I am a German self-taught artist who paints the human figure.
My creative process starts with observing every little movement,
an ingrained pattern. I end up asking myself if other people
perceive the world in the same way, too.
Coming from a working-class broken home that looked down
on "frivolous" creative and intellectual pursuits, I found my
passion for painting at age twenty-one. I was left to deal on
my own with emotions early on, feelings adults were barely
capable to cope with.
Inspired by Rembrandt’s chiaroscuros and Lucian Freud’s
brush strokes, at the beginning I used to paint in loose flowing
gestures, mostly wet-on-wet. Meanwhile my brushwork is more
detailed and photorealistic.
My paintings are mainly based on photographs but also on movie stills. Some remind me of situations, feelings, overhead statements or reflect literary content.
My love for art and art history have allowed me to discover a vital form of self-expression that I convert into a proactive, creative method to work through my childhood experiences.
I put emphasis on facial expressions and body language while leaving backgrounds purposely nondescript in order to avoid distracting the viewer, allowing more focus on the sublimal content.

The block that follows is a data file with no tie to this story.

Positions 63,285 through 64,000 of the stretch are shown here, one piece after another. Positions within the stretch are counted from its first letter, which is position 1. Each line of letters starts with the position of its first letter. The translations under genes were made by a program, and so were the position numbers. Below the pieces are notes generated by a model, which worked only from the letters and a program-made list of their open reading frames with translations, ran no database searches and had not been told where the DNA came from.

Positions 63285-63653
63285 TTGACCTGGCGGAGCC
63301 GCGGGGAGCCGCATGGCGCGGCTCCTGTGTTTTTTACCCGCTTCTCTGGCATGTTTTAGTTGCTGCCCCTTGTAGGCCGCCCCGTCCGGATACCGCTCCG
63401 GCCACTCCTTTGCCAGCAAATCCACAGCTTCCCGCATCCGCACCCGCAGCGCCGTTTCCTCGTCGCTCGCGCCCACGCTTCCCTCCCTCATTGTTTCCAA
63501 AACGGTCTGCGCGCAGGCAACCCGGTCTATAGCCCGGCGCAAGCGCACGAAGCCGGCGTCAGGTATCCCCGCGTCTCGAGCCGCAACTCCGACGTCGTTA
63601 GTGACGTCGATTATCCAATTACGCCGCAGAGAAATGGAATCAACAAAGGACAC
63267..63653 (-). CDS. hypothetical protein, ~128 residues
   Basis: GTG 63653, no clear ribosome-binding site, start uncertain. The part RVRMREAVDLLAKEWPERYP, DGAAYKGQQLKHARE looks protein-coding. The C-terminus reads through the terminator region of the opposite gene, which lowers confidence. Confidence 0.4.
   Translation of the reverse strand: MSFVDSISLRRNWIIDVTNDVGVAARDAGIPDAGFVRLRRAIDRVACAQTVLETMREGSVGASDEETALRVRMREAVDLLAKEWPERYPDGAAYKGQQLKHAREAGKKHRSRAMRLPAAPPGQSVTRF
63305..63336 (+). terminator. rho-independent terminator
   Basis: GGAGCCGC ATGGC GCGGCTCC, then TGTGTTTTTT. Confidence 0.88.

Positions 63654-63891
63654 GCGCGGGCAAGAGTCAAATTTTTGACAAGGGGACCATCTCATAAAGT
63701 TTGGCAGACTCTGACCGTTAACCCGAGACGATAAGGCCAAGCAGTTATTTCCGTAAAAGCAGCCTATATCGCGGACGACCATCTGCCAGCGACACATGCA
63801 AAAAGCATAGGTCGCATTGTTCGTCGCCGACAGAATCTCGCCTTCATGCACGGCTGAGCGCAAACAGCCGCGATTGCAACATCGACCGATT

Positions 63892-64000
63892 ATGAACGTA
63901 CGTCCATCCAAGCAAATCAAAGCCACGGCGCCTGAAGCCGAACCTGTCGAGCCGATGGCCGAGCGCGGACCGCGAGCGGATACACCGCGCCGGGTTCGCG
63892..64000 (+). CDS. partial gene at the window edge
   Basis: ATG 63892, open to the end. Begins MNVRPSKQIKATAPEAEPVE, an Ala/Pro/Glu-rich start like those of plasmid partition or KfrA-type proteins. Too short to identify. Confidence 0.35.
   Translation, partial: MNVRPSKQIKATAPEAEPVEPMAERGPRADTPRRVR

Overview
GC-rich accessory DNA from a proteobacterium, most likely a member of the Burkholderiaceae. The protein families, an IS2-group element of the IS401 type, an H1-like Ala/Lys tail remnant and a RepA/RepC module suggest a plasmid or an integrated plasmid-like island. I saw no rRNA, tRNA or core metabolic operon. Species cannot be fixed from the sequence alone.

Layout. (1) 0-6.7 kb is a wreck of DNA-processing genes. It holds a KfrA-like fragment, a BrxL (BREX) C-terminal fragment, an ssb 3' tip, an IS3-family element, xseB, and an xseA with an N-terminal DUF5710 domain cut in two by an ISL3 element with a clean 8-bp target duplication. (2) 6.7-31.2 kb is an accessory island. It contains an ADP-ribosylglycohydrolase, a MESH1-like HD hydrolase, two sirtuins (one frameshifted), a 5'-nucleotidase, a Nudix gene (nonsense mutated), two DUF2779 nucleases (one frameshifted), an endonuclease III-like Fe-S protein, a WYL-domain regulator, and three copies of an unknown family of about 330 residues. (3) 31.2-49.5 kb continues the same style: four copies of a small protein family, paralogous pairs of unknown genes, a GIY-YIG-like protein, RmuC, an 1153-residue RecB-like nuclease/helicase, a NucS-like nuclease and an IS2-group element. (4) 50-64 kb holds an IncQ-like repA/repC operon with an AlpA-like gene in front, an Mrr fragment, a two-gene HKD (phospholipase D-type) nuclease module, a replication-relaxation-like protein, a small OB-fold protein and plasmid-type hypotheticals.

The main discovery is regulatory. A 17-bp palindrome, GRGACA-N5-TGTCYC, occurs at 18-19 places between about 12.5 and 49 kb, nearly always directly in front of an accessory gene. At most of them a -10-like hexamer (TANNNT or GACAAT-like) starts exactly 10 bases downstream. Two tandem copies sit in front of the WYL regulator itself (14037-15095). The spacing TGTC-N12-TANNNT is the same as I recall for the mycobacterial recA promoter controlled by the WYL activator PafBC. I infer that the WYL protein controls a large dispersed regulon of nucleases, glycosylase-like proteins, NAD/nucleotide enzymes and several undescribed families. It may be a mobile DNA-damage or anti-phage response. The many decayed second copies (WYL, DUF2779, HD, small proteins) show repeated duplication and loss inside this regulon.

Instead of giving them titles, I often assign each painting with a number to form a part of a numbered series to prevent impressing the viewer with a preconceived idea – I prefer viewers to engage with the deeper meanings of my artwork through their own visceral reactions. Every series and each painting has an autobiographical and often society-critical narrative. I refer to inner values, societal values, without pointing the finger. Some series are open ended and ongoing, which means new paintings will be added, while other series are closed. Thematically all my work is interconnected, yet every series and each painting can also be appreciated by itself.
My artwork deals with existential feelings and captures psychologically emotive fragments in time, describing a past of internal turmoil and profound suffering, and relate to previously lived violence and trauma not explicitly shown in my work.
I want to show emotional disorder, feelings, not hide them. To hide feelings, I think, is not good for people and not good for society.
Extract of my Interview 'Claudia Kaak’s Quest for Inner Peace' , written by Lorena Kloosterboer and published by Didi Menendez for PoetsArtist
Copyright by Claudia Kaak. All rights reserved